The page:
A failure, a mull. In Italy they cry Ol, ol, fiasco! to an unpopular singer. This word, common in France and Germany, is employed as the opposite of furore.
The history of the word is as follows: In making Venetian glass, if the slightest flaw is detected, the glass-blower turns the article into a fiasco-that is, a common flask.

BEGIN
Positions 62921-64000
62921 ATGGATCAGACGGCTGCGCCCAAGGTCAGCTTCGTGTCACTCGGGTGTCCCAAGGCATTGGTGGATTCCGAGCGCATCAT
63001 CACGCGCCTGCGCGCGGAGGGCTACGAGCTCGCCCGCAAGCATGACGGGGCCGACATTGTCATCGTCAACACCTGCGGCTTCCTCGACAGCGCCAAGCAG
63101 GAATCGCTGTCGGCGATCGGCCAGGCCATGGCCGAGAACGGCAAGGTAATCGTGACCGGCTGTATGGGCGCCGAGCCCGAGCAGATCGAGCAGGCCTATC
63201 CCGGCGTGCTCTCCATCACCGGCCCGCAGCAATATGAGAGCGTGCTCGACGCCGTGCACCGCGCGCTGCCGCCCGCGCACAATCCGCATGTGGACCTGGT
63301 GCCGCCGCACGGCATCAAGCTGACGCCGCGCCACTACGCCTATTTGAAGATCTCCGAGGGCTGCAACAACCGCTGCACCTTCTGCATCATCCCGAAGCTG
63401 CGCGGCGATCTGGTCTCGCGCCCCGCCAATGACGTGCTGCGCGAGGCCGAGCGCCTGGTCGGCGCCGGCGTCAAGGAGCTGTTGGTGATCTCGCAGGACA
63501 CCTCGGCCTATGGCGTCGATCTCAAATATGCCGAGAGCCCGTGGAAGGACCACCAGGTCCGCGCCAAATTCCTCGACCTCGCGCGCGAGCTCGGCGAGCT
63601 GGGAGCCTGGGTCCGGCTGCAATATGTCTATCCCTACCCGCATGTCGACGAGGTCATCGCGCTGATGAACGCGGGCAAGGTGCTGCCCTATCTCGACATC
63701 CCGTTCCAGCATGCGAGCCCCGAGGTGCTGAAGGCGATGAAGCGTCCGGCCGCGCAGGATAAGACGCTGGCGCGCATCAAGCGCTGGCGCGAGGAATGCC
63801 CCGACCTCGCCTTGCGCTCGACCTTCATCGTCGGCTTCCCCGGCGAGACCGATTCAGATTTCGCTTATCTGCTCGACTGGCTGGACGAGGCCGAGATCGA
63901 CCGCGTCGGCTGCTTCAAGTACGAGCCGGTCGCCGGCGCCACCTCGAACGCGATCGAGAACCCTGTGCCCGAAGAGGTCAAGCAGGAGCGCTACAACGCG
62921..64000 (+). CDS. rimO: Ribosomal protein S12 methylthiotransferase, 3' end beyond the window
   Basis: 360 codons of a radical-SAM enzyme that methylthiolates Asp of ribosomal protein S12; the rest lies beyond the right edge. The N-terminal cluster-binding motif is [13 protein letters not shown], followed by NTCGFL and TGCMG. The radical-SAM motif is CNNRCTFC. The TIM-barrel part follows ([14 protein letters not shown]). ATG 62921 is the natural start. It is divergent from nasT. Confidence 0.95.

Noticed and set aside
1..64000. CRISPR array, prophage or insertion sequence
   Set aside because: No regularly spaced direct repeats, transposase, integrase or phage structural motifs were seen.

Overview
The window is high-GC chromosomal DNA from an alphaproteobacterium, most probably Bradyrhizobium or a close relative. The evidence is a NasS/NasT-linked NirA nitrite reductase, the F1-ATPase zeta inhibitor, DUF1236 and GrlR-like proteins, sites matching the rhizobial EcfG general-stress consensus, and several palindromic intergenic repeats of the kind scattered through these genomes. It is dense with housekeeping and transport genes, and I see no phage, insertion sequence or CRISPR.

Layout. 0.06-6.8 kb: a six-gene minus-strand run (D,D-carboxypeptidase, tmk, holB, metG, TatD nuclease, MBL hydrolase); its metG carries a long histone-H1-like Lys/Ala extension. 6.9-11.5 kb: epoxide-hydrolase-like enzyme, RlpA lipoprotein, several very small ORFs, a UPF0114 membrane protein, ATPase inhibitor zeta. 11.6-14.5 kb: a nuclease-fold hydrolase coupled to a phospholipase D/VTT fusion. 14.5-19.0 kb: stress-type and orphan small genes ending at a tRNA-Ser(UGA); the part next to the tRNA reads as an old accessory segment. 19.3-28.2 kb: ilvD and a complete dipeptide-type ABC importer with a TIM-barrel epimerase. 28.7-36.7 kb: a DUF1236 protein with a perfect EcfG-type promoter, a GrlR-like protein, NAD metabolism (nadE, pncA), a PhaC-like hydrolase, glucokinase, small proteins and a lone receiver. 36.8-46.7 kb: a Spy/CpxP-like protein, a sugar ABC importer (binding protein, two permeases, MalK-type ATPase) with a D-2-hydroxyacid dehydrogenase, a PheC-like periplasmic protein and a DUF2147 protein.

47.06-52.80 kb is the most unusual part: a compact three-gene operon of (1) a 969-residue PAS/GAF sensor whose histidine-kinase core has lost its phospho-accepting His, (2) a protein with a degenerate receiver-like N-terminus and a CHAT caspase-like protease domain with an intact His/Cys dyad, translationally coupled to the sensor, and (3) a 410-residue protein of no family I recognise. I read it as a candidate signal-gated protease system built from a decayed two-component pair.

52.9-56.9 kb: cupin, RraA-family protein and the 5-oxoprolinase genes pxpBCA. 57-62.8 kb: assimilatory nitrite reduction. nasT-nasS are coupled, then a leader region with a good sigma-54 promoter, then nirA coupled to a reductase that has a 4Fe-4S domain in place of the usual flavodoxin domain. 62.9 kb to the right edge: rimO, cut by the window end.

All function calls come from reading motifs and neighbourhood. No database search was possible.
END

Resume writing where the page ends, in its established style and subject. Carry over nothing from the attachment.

A gentleman from North America (G. Fox, ?the Modern Bathylus?) furnishes me with the following anecdote: ?There was once a clever harlequin of Florence named Dominico Biancolelli, noted for his comic harangues. He was wont to improvise upon whatever article he held in his hand. One night he appeared holding a flask (flasco; but failing to extract any humour whatsoever from his subject he said. `It is thy fault fiasco,' and dashed the flask on the ground. After that a failure was commonly called in Florence a `fiasco'.? To me it appears incredible that a clever improvisator could draw no matter from an empty bottle, apparently a subject rife with matter.